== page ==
British Columbia

No charges yet, but lawsuits continue against disgraced social worker months after RCMP investigation ends

Another lawsuit has been filed against a disgraced former social worker accused of exploiting dozens of vulnerable youth while working in Kelowna, B.C., reigniting questions about oversight, two months after RCMP quietly wrapped their criminal investigation into the matter.

Another lawsuit has been filed against Robert Riley Saunders of Kelowna, B.C.

Robert Riley Saunders is being sued as part of a proposed class action lawsuit which claims the social worker stole money from vulnerable First Nations teens. (Facebook)

Another lawsuit has been filed against a disgraced former social worker accused of exploiting dozens of vulnerable youth while working in Kelowna, B.C., reigniting questions about oversight, two months after RCMP quietly wrapped their criminal investigation into the matter.

The RCMP did not announce the end of its investigation in April, but confirmed it had ended Thursday. An email said its report detailing the findings of the criminal investigation into Robert Riley Saunders' conduct had been sent to Crown lawyers. The force would not confirm any additional details.

A spokesperson for the B.C. Prosecution Service said in an email that the RCMP's findings are under review after being received in mid-April. There is no timeline on when charges might be laid.

The latest lawsuit against Saunders contains familiar allegations of psychological and financial abuse suffered by children who were under his care, but also includes accusations beyond the previous pattern: the lawsuit claims Saunders ignored a 12-year-old girl who reported being sexually assaulted and forced a teenager to have an abortion when she did not want one.

"This one ... is really egregious," said the woman's lawyer, Michael Patterson.

More than 18 youth, many of whom are Indigenous, have sued Saunders over the past two years. None of the allegations have been proven in court and Saunders has not filed responses to the claims.

By all accounts, he disappeared nearly two years ago.

Sexual abuse was dismissed, lawsuit claims

The latest lawsuit, filed Wednesday by a girl identified only as J.L.L., said Saunders first put her in a foster home when she was 12 years old in 2003. The claim said she was assaulted by a 21-year-old man in the house.

It said she reported it to her foster parents and Saunders, but claimed the social worker did nothing.

"Saunders advised the 12-year-old plaintiff that because she did not say 'no' there is nothing he can do about the sexual assault," the claim read.

The lawsuit alleges Saunders later placed J.L.L. in a "flop house" that was never approved as a foster home by the Ministry of Children and Family Development (MCFD). It said she began taking cocaine and methamphetamines and was sexually exploited to pay for her drug use. She claimed, once again, Saunders knew about the abuse and did nothing.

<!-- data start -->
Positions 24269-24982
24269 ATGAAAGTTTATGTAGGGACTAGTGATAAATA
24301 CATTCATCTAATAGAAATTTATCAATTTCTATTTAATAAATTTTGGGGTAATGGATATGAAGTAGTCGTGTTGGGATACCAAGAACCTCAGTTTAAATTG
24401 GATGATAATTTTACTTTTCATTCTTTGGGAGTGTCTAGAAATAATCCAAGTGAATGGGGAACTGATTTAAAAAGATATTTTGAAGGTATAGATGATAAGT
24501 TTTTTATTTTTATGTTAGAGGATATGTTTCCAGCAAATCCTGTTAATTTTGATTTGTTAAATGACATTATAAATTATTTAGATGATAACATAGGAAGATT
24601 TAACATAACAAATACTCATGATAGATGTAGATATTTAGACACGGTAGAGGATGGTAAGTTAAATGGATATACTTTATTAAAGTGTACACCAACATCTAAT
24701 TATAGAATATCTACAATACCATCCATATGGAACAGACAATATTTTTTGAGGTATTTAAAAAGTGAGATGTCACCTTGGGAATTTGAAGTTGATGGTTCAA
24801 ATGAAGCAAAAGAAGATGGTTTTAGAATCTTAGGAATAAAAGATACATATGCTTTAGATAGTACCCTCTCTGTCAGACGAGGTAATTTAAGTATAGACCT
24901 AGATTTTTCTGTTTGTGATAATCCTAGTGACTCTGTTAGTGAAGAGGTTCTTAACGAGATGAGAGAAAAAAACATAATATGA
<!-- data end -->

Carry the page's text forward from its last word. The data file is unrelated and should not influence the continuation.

The lawsuit said J.L.L. had two abortions at the ages of 14 and 16 and did not receive any trauma counselling.

When she became pregnant again at 17, she said, Saunders "forced" her to have a third abortion.

"Notwithstanding the termination of this pregnancy went against the plaintiff's wishes ... she was forced to terminate the pregnancy by Saunders," the lawsuit said.

"The plaintiff was not given a choice in the matter."

Children say they ended up homeless

Lawyers believe as many as 90 children might have been affected by Saunders during his time with the ministry. Teenagers have accused the former social worker of moving them from stable foster homes into independent living situations, then using joint bank accounts to siphon their support funds for his own use.

Some of the children said they ended up exploited, homeless and hungry, exposed to abuse and drugs.

Patterson said the crux of the issue is how the MCFD failed to prevent Saunders from allegedly wreaking havoc on the lives of the province's most vulnerable children who were already struggling to overcome a legacy of trauma.

"How did he get away with this? It's mind-boggling," Patterson said Thursday.

A number of lawsuits against Saunders, including documents filed by J.L.L., also accuse the MCFD of negligence.

The ministry has refused to comment on matters before the court, referring instead to earlier statements about responses to civil claims and the initiation of reviews into ministry controls. 

Saunders vanished after leaving his last known address in Kelowna once the allegations began piling up in 2018. Patterson, who is representing a number of youth including J.L.L., said his team has given up trying to track him down to serve him with documents every time he is sued.

About the Author

Rhianna Schmunk is a staff writer for CBC News. She is based in Vancouver with a focus on justice and the courts. You can reach her on Twitter @rhiannaschmunk or by email at rhianna.schmunk@cbc.ca.

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